The Nord Stream 2 saga received an interesting continuation, in the sense that American attempts to stop the commissioning of the Russian gas pipeline may lead not only to the fact that it will receive additional support from European politicians, but also to the fact that the European Union will be concerned about a systemic protection from US sanctions.
If we compare the damage to American interests from Nord Stream 2 and the damage in the event of the creation of an “anti-vandal” (anti-sanction) financial and economic system in the European Union itself, the Russian gas pipeline is practically irrelevant. And if Washington is deprived of the opportunity to put pressure on Brussels or European companies with sanctions on really important issues, then for American foreign policy it will be a catastrophe on a planetary scale.
Last week, the conflict between Washington – Brussels, and in fact – the State Department – European Commission, escalated due to the fact that the heads of American and European diplomacy exchanged threats and statements containing mutual harsh criticism.
Mike Pompeo decided to destroy the so-called Tillerson clause – a restriction on the imposition of sanctions against companies that promoted the construction of Nord Stream 2 before the adoption of the sanctions law. This “clause”, the appearance of which in the initial package of anti-Russian and “anti-Gazprom” sanctions is attributed to the then Secretary of State Tillerson, who understood that it was a very bad idea to “punish” large European oil and gas companies, was canceled ahead of Pompeo’s trip to the EU, which could be perceived as a gesture of intimidation. The head of the Department of State even turned to direct threats, demanding that all companies related to or related to the project “get out of it” or get sanctions that (based on American standards and historical experience) would involve the destruction of their American business, disconnection from the dollar system , confiscation of property and a travel ban for their directors. In addition to the fact that a huge number of European companies that are engaged in, for example, port services or insurance, may fall under the roller of American sanctions, it seems (and it is shared by some Western media) that the State Department is also hinting at the readiness to “punish” the leading Gazprom’s European partners, that is, Wintershall, OMV, Engie, Shell and Uniper.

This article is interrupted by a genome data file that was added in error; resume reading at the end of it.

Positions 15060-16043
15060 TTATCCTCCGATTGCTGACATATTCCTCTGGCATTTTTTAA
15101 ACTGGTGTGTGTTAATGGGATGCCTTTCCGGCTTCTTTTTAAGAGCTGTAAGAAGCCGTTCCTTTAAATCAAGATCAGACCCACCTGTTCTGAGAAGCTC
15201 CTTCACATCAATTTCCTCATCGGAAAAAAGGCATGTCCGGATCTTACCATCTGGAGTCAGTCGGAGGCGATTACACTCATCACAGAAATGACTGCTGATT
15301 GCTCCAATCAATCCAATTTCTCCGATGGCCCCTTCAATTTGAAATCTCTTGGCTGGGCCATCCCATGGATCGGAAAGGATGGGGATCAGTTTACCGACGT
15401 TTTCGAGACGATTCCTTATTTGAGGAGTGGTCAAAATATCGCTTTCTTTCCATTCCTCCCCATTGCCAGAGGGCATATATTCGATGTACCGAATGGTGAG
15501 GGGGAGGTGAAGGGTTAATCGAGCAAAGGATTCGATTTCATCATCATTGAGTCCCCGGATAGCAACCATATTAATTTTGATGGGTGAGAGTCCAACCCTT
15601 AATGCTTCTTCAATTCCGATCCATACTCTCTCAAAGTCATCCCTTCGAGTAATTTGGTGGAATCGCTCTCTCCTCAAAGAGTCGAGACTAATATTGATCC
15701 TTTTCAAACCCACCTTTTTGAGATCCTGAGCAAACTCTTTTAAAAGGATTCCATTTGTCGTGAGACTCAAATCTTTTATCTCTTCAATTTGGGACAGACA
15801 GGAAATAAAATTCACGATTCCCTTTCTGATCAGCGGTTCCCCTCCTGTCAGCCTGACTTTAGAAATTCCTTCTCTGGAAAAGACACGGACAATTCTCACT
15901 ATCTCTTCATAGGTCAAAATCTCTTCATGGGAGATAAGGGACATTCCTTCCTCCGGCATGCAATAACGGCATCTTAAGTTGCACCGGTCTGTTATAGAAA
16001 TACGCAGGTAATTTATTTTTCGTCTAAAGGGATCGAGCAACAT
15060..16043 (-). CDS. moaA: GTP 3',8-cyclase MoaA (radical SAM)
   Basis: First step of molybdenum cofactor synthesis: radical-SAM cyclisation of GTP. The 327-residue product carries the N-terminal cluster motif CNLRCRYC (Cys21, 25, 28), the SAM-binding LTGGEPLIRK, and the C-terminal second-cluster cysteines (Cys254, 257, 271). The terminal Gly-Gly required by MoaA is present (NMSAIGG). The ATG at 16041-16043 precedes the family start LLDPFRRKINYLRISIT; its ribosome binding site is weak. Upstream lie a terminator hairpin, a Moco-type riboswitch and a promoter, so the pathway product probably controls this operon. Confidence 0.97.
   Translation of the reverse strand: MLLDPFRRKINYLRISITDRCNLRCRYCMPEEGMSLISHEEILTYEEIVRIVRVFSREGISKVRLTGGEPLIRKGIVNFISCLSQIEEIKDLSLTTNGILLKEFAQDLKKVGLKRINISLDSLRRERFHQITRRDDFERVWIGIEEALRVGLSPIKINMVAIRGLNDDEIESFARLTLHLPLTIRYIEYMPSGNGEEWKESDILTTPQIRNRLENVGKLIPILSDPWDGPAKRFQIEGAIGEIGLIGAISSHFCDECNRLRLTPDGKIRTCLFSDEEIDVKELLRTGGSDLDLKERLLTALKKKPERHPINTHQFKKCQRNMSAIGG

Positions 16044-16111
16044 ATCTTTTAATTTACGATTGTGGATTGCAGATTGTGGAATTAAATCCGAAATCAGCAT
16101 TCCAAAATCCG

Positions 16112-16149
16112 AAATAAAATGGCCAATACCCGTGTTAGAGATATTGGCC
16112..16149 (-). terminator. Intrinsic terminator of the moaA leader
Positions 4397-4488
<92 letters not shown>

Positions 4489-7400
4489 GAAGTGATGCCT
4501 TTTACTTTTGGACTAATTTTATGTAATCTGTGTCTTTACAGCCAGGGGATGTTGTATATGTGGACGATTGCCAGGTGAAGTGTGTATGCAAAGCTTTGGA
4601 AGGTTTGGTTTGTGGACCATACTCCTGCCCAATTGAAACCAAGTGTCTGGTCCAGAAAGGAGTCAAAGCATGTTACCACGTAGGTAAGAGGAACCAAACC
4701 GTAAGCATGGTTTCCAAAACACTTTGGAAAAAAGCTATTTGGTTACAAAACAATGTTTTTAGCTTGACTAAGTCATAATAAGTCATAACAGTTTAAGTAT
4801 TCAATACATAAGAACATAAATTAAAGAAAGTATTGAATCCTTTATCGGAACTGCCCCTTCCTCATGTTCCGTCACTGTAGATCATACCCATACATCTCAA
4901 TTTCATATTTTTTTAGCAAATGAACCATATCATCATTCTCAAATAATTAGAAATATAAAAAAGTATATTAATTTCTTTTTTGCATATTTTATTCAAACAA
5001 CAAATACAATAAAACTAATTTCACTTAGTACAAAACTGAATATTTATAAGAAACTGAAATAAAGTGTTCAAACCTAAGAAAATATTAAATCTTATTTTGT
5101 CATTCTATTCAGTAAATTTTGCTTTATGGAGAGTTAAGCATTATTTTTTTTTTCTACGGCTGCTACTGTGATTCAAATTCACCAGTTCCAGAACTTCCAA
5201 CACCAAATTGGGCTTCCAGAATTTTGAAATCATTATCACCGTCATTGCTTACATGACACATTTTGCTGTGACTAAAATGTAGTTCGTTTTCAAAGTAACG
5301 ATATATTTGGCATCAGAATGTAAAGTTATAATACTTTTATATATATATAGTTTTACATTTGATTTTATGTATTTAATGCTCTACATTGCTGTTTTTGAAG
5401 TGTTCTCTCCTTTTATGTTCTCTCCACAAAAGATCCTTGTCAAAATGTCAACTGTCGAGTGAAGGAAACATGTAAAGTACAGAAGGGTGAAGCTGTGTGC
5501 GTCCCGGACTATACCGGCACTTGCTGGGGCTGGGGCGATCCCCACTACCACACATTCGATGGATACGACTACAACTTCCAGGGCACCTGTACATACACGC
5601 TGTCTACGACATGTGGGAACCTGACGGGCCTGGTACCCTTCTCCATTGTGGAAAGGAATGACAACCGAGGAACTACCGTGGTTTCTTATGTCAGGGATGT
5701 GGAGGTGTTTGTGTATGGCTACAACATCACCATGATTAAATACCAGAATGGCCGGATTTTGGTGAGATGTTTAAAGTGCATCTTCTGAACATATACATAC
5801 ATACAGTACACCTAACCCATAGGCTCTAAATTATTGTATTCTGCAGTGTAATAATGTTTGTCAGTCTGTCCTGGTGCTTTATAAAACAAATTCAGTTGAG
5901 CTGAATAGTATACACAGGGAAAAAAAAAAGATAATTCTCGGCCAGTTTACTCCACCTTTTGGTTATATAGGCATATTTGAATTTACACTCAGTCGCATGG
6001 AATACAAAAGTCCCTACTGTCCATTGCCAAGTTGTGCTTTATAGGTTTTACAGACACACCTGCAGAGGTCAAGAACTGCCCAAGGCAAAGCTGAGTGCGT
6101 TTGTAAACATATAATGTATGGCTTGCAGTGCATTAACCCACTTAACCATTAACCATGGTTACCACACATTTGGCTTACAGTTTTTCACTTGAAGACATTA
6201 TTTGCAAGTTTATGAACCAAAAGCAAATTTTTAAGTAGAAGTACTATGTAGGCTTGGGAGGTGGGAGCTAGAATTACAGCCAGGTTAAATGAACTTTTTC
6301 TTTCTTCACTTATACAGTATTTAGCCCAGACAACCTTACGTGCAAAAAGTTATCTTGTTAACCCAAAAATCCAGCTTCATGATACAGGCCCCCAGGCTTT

On the one hand, such an escalation is a powerful step in terms of demonstrating the seriousness of Washington’s intentions in terms of blocking Nord Stream 2. On the other hand, it’s not very clear what can be achieved from the point of view of demonstrating anything but intentions: the money of Gazprom’s European partners has already been invested in the project, and the pipeline itself is being completed by the Russian company itself, which is now the sole shareholder of the company owning the gas pipeline …
Thus, even if foreign companies wanted to withdraw from the project, it simply cannot be done – the train has already left. It turns out that sanctions against European companies would be just revenge, absolutely meaningless from the point of view of blocking the gas pipeline. Of course, Washington can try to impose sanctions against the buyers of Russian gas in Europe, but this will create a whole series of technical problems and foreign policy risks.
It’s quite easy to build sales schemes for Gazprom’s gas in such a way that it’s not easy to determine the final buyers, thereby putting the United States before a choice: turn a blind eye to the ineffectiveness of sanctions or introduce “carpet” sanctions against all companies that are suspected of buying Russian gas. A scenario of further escalation of this kind is quite possible, but Washington is unlikely to like the consequences.
The EU High Representative for Foreign and Security Policy, Josep Borrell, in a written statement condemned US methods of influence on the European Union:
“I am deeply concerned about the growing use of sanctions or the threat of sanctions by the United States against European companies and interests. We have witnessed this developing trend in the cases of Iran, Cuba, the International Criminal Court and, more recently, in the case of the Nord Stream 2 and Turkish flow “. <…> European policy should be determined here in Europe, and not by third countries. In cases where the goals of foreign and security policy (related to the European Union and the United States. – Author’s note) are common, very valuable is the coordination of targeted sanctions with partners. We have seen many positive examples of this and will continue to coordinate (sanctions. – Approx. Aut.) wherever we can. And where there are political differences, the European Union is always open for dialogue. But this (dialogue – Ed.) Cannot take place against the background of the threat of sanctions. “